Bird watching

Cool-weather birding in the Champlain Valley

Fall may be the time of year when the Champlain Valley is at its best for birding. Like everywhere else in the North Country, fall migration in the valley begins during the second half of summer when shorebirds of a variety of species move along the spine of the lake and feed in places like Ticonderoga Marsh, Noblewood Park, Westport, and the Chazy Riverlands.

Birders can find regionally uncommon or rare species mixed in with the common species on the move. As summer transitions into fall, many of the species will have moved on, but birders will still find Ruddy Turnstone, Dunlin, Sanderling, Greater and Lesser Yellowlegs, with the potential for species like White-rumped Sandpiper, among others.

Where to start?

The marshes of the valley are likewise exciting with American Bittern, Green Heron, Virginia Rail, Sora, and others possible. The marsh edges and lakefront can also attract species like Caspian Terns and Bonaparte’s Gulls and the Champlain Valley is a great place to look for migrating Little Gulls – often mingled in the flocks of Bonaparte’s. Early fall cold fronts are also excellent opportunities to scan the lake for uncommon or rare species in the region – like Parasitic Jaeger.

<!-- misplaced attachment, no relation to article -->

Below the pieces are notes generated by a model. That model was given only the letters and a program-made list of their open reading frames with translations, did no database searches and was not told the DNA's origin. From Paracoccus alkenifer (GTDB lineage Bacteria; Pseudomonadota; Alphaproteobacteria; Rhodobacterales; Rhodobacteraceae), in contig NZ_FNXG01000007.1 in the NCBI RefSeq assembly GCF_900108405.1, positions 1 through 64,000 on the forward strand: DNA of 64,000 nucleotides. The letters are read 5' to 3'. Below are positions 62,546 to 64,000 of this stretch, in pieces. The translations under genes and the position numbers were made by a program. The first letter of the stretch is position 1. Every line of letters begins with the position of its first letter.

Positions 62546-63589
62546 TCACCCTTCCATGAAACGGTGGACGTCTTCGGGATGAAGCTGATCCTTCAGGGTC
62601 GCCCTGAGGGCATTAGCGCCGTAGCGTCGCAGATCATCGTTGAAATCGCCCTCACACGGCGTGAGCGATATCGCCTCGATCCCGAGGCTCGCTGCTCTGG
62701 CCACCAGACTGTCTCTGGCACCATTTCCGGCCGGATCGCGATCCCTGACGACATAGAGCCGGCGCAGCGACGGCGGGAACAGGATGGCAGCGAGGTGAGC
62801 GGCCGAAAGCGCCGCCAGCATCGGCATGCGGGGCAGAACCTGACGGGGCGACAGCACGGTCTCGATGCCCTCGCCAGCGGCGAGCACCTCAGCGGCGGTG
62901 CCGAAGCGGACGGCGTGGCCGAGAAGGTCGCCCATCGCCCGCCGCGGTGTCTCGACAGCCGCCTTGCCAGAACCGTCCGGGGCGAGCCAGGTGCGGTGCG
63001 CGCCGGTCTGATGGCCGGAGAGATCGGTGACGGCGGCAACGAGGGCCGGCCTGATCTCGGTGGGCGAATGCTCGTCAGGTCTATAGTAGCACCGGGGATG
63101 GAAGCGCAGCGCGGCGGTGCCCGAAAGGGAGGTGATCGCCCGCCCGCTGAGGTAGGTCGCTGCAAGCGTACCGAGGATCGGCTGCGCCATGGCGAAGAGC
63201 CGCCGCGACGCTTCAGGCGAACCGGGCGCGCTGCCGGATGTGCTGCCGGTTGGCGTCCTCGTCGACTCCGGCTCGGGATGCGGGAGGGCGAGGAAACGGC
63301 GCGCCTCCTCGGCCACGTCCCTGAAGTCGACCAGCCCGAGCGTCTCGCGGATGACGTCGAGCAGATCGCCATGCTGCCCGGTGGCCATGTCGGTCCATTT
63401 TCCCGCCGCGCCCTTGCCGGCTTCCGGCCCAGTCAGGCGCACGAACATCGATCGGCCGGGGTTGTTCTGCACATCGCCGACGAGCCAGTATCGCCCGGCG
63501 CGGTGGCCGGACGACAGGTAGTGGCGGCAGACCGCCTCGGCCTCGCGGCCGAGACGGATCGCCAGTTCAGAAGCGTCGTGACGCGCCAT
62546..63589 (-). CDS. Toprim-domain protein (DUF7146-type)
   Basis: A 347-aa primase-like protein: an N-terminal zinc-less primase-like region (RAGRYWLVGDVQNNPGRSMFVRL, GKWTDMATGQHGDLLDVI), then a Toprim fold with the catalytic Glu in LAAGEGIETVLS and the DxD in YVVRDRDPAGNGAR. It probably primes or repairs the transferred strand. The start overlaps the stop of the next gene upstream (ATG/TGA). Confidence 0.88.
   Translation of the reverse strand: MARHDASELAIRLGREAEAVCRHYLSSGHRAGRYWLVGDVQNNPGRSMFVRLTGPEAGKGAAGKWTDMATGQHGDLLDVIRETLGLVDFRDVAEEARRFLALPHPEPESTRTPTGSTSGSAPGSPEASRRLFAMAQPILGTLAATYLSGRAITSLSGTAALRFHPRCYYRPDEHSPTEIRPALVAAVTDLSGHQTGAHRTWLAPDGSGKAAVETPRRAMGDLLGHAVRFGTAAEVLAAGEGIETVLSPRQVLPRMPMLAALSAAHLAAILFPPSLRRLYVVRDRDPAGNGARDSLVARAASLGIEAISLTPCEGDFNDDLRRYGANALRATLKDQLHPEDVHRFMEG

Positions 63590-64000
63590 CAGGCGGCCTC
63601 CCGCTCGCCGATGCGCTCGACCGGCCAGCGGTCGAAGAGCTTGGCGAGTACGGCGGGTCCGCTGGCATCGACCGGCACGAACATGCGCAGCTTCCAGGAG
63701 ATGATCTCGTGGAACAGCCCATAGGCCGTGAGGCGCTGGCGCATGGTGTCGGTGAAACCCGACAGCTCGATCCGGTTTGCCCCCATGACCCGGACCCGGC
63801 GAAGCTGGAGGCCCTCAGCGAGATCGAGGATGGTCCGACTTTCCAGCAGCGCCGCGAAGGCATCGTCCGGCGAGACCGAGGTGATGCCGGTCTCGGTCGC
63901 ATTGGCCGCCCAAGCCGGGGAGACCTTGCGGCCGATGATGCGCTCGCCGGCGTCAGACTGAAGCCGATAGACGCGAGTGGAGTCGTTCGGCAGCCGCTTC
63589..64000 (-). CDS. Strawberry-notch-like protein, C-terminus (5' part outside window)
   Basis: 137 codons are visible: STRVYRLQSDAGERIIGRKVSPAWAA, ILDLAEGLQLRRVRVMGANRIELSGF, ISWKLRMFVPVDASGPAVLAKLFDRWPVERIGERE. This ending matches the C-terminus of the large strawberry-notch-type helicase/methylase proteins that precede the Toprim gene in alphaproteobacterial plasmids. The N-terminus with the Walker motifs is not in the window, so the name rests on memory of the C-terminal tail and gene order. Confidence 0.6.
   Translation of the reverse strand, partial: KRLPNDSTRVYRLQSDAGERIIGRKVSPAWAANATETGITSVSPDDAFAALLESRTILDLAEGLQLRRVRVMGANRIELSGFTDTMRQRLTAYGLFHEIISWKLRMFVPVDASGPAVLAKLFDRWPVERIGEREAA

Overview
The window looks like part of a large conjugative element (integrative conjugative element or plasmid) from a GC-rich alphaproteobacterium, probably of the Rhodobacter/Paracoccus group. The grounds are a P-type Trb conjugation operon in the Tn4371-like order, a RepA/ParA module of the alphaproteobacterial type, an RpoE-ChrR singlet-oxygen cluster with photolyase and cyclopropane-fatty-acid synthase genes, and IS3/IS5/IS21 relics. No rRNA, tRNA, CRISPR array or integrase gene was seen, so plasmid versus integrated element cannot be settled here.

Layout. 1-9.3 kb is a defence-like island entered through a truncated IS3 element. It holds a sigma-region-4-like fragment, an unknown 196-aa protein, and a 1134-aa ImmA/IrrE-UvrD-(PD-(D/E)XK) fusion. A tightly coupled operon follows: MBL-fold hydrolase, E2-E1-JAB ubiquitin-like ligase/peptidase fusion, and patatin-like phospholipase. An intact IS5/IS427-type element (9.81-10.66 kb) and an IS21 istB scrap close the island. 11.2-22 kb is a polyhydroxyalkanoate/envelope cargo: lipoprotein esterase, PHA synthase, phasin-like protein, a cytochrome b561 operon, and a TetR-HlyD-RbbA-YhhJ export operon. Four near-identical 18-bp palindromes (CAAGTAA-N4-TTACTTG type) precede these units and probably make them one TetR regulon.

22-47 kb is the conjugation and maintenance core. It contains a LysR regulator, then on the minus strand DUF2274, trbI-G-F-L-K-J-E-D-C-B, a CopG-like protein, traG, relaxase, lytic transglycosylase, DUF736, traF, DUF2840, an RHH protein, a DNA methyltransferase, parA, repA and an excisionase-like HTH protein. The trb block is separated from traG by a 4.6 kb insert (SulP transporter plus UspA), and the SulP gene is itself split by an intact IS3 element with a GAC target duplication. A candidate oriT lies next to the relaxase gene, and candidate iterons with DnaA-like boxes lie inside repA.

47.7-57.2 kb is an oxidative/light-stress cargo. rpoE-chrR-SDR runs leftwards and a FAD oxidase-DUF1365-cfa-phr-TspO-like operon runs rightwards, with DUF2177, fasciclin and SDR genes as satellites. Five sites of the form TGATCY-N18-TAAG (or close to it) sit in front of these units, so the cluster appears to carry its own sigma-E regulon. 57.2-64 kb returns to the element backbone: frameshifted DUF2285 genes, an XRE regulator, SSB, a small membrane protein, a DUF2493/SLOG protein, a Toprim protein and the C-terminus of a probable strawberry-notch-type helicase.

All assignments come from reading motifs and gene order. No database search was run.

Forest and field 

But despite the possibilities which exist along the water for rare species on these cold fronts, birders should not ignore the surrounding forests either. Late summer and early fall offer amazing displays of songbird diversity, and birders can find Scarlet Tanager, Swainson’s and Gray-cheeked Thrushes, Indigo Bunting, Black-billed Cuckoo, Eastern Kingbird, Olive-sided and Yellow-bellied Flycatchers, and Philadelphia, Warbling, Red-eyed, and Blue-headed Vireos. It is amazing to see what the shifting flocks of birds can contain! And then there are the warblers.

Warblers move through the region in droves during the fall with the breeding species mixing with migrants from our north to form large waves of birds which push through the trees and shrubs as they refuel for their long flight. Birders can find better than 20 species of warblers in the valley during the migration – including local breeders like American Redstart, Black-throated Green, and Yellow-rumped as well as species like Cape May, Bay-breasted, Tennessee, and Wilson’s which breed to our north. Many birders may want to take a trip into the interior Adirondacks for migrating warblers – checking out boreal habitats for the likes of Black-backed Woodpecker, Gray Jay, and Boreal Chickadee while they are at it. They should check out the Saranac Lake website to learn more.